1. Posted by Observer on

    “Ending the social housing backlog in all four Inuit Nunangat regions within two years.”

    Okay, dreams are good, but c’mon. In many (most?) communities in Nunavut, at least, this would also require expansion of basic infrastructure such as roads and power lines, and would need a massive sealift to bring in the construction supplies. It would also be impossible to get a local workforce to do all that work, meaning bringing in a huge number of construction workers and pretty much occupying all available hotel space for what, nearly a year?

    • Posted by Navel Gazer on

      The luxury to sit in an office and dream up grand ideas free from the constraints of all that is practical is one of the great accomplishments of modern civilization. Inspiring and infectious!

  2. Posted by Putuguk on

    I wonder if ITK is missing a few steps in politicking. A common practice for organizations that represent identifiable voting blocks is to evaluate the political platforms of the parties seeking election and determine which one appeals most to their specific interests. Then they go to this party and negotiate and lobby for specific promises, similar to those enumerated above. In exchange for their endorsement, the political party agrees to enact the desired measures.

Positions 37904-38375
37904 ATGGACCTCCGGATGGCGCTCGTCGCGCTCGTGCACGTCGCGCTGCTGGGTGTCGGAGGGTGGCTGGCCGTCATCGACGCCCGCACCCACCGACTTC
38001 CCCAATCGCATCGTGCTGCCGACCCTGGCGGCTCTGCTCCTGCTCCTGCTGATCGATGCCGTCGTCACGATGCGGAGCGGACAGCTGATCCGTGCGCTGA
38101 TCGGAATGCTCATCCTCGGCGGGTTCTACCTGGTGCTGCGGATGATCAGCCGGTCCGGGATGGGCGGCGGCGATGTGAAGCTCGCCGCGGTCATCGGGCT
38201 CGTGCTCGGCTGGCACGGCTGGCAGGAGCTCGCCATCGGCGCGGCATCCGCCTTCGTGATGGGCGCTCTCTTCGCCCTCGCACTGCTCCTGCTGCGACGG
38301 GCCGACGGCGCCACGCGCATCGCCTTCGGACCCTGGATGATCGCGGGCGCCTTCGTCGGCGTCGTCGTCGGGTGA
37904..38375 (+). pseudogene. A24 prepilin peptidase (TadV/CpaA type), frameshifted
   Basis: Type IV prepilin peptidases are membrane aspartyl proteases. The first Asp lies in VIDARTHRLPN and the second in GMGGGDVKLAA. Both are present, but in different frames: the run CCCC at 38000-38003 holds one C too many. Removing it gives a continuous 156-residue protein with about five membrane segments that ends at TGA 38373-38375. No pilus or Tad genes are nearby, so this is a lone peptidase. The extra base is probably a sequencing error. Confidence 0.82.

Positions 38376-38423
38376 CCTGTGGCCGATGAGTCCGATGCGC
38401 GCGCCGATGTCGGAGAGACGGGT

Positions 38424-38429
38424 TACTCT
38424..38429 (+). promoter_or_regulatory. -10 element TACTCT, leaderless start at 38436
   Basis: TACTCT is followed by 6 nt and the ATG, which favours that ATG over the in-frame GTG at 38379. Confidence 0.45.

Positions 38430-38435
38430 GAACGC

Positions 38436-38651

Then, in this case, ITK would come out and tell Inuit that a particular political party is going to do what Inuit want, and therefore Inuit should vote for them. ITK would have to get its Inuit Org members out there convincing and working with Inuit voters to appreciate that voting in this fashion is going to get us somewhere. That would result in Inuit exercising collective political power across the 3 ridings where Inuit will sway the vote. It is a tight race right now. Votes in the Inuit homeland matter.